Goodplaya has sensibly pointed out just how cynically Alex McLeish has exploited the Wilshere red card to pretend that Martin Taylor was completely innocent regarding Eduardo's broken leg. It does come down to luck to a degree as to whether a reckless tackle breaks a leg, but if Wilshere had been unlucky enough to break Zigic's leg then this would not make a difference, it was a bad reckless tackle and he must take the blame whatever the nature of the injury to the opponent. Interestingly the Mail has some wise words from Eduardo on tackling today:
'No player tries to deliberately break someone's leg, but they go into tackles not caring what happens. Even small clubs in Spain, like Getafe and Hercules, still try to play football. But you can't say the same for Blackburn and Wolves here.'
Exactly. Wilshere was guilty of that yesterday and he must learn, the good thing is that both he and his manager admitted culpability straight away with no arguments. The likes of Allardyce, Robinson, Pulis and Shawcross cannot even acknowledge that they are doing anything wrong, therein lies the problem. Imagine how the media would have reacted to Arsene saying that it was just a committed tackle from Wilshere in a man's game? That's the hypocrisy I'm on about.
It was interesting how Carr's straight legged lunge on Chamakh and Johnson's attempt to decapitate Chamakh with his elbow were both uncarded by the referee. There was some woeful coverage in the media yesterday, particularly biased and vitriolic were Trevor Francis's commentary and the Chapman/Savage BBC 606 show. It's this kind of drivel that I expect the media to spew forth in the coming days, on one hand it criticises Arsenal for being dirty but on the other it then claims that this dirtiness is just part of the English game, you can't have it both ways fool.
There were some rather poor errors from referees yesterday that showed how useful some selective use of video technology would be. Stoke were pushing Bolton players in the box on a systematic basis, Knight did handball in the box but only after a push by Huth, Klasnic was yellow carded twice but on both occasions he was the player being fouled, on the first he was simply wrestling free from a Stoke player's grapple, on the second he was pushed into a Stoke player by another Stoke player.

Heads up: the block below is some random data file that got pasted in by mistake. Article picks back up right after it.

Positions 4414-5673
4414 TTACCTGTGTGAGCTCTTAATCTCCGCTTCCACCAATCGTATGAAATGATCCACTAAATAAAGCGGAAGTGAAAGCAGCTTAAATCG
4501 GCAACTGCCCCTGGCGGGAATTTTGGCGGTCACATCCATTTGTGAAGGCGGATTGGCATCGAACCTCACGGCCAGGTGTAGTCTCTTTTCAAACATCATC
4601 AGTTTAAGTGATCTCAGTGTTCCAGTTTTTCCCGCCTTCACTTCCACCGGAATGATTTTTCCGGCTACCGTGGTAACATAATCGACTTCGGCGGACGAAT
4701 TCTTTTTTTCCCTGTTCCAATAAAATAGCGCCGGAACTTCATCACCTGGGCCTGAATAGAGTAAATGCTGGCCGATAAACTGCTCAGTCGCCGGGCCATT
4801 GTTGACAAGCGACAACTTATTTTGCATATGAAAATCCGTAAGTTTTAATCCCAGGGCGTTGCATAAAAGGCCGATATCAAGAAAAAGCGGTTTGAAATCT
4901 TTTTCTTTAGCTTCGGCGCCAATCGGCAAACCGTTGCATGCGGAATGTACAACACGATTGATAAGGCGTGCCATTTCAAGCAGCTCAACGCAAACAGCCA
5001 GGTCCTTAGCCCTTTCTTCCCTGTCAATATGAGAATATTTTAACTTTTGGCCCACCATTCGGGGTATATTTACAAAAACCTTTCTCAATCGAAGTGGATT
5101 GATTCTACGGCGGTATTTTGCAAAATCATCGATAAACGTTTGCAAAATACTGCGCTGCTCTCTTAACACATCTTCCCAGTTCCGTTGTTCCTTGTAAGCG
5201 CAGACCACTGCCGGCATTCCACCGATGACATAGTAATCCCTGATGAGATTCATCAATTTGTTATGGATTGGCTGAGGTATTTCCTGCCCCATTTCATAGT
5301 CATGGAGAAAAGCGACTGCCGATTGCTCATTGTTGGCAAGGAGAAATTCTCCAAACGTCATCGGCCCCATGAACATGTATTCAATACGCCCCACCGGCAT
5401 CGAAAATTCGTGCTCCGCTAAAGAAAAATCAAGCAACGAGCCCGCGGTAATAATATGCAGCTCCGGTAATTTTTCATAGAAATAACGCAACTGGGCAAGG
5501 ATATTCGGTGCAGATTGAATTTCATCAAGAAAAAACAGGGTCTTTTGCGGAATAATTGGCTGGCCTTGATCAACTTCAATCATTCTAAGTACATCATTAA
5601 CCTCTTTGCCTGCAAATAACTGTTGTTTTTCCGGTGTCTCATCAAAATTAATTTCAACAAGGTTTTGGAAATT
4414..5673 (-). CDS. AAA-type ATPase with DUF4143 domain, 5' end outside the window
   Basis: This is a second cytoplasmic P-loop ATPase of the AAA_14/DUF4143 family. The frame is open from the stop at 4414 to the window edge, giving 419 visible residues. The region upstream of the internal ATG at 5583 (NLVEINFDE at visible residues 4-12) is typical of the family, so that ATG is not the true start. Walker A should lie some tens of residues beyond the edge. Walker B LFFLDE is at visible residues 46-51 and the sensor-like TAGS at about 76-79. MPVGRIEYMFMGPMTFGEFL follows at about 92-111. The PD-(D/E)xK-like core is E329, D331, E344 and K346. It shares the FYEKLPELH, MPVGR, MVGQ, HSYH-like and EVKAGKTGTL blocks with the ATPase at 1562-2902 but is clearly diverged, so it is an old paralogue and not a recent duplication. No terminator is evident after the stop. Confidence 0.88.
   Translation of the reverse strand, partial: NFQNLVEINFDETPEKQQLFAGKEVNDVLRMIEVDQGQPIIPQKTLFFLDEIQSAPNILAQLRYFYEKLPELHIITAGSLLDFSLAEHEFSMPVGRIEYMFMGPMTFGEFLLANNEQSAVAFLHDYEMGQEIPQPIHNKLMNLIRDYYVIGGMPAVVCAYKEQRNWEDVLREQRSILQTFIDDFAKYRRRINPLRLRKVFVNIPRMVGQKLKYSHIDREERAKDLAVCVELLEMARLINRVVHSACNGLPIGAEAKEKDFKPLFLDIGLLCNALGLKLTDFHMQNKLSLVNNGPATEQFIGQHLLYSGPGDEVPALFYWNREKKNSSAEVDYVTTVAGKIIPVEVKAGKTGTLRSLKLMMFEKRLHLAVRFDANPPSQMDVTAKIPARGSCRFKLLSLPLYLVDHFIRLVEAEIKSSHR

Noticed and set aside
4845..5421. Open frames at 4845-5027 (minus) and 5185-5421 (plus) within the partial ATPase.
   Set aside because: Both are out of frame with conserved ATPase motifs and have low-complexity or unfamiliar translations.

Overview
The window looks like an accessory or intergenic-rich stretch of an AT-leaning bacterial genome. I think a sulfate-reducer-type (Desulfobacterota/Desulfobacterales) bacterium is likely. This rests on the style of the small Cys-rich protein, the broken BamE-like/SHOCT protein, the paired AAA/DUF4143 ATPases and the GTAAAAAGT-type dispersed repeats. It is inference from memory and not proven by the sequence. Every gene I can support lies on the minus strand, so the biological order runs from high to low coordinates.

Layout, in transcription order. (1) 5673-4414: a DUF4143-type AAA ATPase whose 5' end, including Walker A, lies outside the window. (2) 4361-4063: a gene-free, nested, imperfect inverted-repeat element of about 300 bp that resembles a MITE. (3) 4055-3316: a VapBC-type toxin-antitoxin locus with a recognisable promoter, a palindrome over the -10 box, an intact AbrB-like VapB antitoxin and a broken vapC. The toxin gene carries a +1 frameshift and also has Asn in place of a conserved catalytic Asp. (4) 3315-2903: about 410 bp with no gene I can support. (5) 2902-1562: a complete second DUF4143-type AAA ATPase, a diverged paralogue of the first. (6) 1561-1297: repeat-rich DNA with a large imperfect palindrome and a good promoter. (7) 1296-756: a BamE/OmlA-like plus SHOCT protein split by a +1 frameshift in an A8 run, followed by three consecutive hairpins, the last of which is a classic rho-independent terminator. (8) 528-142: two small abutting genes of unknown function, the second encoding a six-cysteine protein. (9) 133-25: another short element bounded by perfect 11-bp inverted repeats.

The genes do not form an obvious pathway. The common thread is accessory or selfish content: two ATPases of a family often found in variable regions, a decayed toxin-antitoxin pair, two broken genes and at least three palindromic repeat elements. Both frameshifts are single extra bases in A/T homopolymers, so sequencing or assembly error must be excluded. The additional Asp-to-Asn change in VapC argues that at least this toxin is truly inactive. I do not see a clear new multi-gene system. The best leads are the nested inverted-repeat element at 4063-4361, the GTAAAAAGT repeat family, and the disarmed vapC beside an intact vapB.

The Tottenham winning goal was a disgrace. How a player who is standing just three yards from the goalkeeper and right in front of him cannot be deemed 'interfering with play' is an utter farce. Gallas was clearly interfering with play and clearly offside, maybe Schwarzer wouldn't have saved it, but that's not the point, the point is that we can't know if Schwarzer wouldn't have saved it because Gallas was a blatant distraction for the goalkeeper. The referee got this completely wrong, an appeal system with video technology would have hopefully seen this goal correctly disallowed. The West Ham 'winner' from Piquionne being disallowed was another blatant error that could have been easily prevented by video technology, the ball was clearly controlled with his chest and not his hand.
Anyway enough on that, I should probably be concentrating on the corruption exposed by the Sunday Times today surrounding the bidding process for the 2018 World Cup, I think this corruption represents the tip of the iceberg in FIFA, virtually everything they do is likely to be run in a rather similar manner, what hope of progression in the game with video technology when the governing body is as corrupt as an African brothel. Maybe we should be focusing on the fact that Manu and Chelsea both dropped points yesterday, Manu looked rather porous against West Brom, Chelsea missed Drogba's cutting edge. Not a bad day overall to be a Gooner.